John later wrote, “This is the confidence we have in approaching God: that if we ask anything according to his will, he hears us.” (I John 5:14) And therein lies the key – asking in the context of God’s will. But that begs the question… what is God’s will?

My husband, Ed, and I traveled a long road with his disabilities. We were told to pray and fast for healing, and trust that he will be healed. It sounds so easy, but healing did not come. We were told it was our fault that he had not been healed of his blindness because we did not pray right. Although I would never want to destroy a prayer of hope, the Bible does not teach that we can manipulate God into doing what we want just by saying the right words or having “enough” faith.

With his long-term illnesses, disabilities, and unrelenting pain and dizziness, my husband and I have wondered what’s wrong with us that healing had passed him by. Intimations by well-meaning friends that healing is simply for the asking has devastating effects, including guilt. While the “well” person can walk away emotionally and physically intact, how do we handle the seemingly raw deal we’ve been dealt?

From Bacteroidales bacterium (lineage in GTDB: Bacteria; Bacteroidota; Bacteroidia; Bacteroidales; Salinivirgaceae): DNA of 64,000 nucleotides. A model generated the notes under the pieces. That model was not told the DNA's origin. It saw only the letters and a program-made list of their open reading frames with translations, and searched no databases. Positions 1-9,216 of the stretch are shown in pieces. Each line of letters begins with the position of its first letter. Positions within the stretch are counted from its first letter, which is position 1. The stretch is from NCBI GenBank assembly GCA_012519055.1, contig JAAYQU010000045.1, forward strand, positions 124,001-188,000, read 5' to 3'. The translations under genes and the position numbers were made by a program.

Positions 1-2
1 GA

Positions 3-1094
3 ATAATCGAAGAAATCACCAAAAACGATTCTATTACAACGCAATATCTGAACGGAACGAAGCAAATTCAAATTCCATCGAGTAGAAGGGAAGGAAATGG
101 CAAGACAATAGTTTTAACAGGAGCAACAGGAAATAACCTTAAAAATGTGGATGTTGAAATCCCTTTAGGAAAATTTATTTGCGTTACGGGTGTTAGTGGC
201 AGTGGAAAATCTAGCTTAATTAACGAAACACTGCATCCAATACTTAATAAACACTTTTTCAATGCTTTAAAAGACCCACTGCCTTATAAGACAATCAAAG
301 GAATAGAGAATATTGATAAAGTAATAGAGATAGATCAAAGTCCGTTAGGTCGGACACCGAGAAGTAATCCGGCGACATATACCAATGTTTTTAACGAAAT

Personally, I think it takes a deeper faith to move forward without obvious answers and healing. Just maybe there really is a purpose in our suffering. As we read in James, we are to “consider it pure joy…whenever you face trials of many kinds, because you know the testing of your faith develops perseverance. Perseverance must finish its work so that you may be mature and complete, not lacking anything.” (James 1:2-4). For “Blessed is the man who perseveres under trial.” (vs.12) Once upon a time I did not understand that concept and reacted poorly to adversity. Yet, even in that, I am not alone.